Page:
a peek inside the fishbowl

29 Oct, 2009

Family photoshoot at Westboro Beach (and a bit about work flow)

Posted by andrea tomkins in: Photography

I had a photoshoot with a mother and her son at Westboro Beach last week.

They brought their dog to the shoot. The mom apologized but I was really happy about it. Family portraits should definitely include the family pet!

The dog was terribly excited – so high energy – that he wasn’t able to sit still for one single second. He chased the ducks, dug in the sand, ran up and down and up and down the beach, jumped and splashed in the water … I laughed and laughed.  We were all covered in sand by the end of it. It was totally hilarious.

We couldn’t chase him down. It didn’t matter. My focus was on this little family.

Can I tell you again how much I enjoy taking photos of people in a meaningful, natural environment? It makes my heart sing:


This foray into family photography has been an amazing learning experience. I always walk away with something new.

I’ve learned a little secret. Can I share? Never ask a shy child to smile. Or even worse, say cheese.  It’s best to get them talking about stuff:


… or just thinking about something you said:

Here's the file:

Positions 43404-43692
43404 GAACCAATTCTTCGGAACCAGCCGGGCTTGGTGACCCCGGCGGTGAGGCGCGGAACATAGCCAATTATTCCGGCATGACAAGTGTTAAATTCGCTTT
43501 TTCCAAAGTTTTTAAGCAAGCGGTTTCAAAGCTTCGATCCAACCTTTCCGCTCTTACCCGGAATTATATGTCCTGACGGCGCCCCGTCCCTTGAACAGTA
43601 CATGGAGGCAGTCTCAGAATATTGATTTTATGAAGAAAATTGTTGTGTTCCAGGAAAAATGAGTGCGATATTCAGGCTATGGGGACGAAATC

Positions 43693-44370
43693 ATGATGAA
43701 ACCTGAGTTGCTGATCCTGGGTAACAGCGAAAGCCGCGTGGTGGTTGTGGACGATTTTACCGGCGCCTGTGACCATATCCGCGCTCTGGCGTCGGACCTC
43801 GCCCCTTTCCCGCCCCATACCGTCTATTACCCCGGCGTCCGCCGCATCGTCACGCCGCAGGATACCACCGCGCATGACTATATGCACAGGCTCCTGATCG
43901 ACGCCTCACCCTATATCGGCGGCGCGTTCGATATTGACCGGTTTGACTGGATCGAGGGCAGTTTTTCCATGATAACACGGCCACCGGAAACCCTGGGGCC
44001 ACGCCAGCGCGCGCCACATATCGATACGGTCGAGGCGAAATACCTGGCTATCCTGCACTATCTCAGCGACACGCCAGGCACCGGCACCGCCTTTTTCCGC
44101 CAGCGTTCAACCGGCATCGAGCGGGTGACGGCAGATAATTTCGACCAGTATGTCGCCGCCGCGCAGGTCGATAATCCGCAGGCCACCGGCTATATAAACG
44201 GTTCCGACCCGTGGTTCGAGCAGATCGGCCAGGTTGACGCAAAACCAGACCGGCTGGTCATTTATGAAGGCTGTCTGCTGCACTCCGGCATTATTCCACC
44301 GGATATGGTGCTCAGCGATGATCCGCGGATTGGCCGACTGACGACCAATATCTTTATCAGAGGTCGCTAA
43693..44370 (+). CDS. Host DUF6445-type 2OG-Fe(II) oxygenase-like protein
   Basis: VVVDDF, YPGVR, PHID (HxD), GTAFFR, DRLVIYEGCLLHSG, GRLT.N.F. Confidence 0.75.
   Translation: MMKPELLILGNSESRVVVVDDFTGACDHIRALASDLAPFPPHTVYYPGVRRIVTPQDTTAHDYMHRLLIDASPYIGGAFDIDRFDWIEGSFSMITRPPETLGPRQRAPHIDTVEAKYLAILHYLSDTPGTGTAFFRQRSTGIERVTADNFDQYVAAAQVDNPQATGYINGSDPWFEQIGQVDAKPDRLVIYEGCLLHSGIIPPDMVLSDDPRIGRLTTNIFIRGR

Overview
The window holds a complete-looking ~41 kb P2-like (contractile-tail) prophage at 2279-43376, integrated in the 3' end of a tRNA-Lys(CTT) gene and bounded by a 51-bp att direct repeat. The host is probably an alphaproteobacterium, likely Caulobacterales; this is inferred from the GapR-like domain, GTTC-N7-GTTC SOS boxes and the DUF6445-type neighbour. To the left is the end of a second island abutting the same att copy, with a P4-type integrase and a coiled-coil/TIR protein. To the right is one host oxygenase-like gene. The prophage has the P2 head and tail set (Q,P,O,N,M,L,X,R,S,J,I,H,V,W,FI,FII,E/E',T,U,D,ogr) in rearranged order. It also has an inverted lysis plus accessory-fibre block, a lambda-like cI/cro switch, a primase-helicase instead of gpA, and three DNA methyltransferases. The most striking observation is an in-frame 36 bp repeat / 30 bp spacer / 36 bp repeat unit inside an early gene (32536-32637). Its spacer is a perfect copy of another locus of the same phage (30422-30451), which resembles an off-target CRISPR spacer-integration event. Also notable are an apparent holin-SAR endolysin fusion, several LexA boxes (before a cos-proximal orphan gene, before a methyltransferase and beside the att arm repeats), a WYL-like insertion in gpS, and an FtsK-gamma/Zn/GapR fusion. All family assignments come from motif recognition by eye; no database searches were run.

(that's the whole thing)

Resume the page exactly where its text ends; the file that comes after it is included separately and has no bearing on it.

Although bathroom humour is almost always certain to work, even if they’re about to slide out of a tree:


I’ve really found my groove over these past few months.

Here’s how I work. After the shoot I review all of the photos (all 200-300 of them) and delete the closed eyes and the grimaces. That being said I make a point of leaving in some of the outtakes, even if they’re not likely to be printed. For example, like when the dog gets a little overexcited and starts knocking people over:

See what I mean? Too cute not to keep. So yes, I delete some, keep others. And then I’m faced with the issue of post-processing. The term “post-processing” refers to anything that is done in the “digital darkroom” a.k.a Photoshop or other photo software. You can do anything with Photoshop, like take off 20 lbs, change the colour of someone’s eyes, brighten teeth, make wrinkles disappear etc. On a more basic level you can also use Photoshop to change colour and tone and make a photo darker or lighter.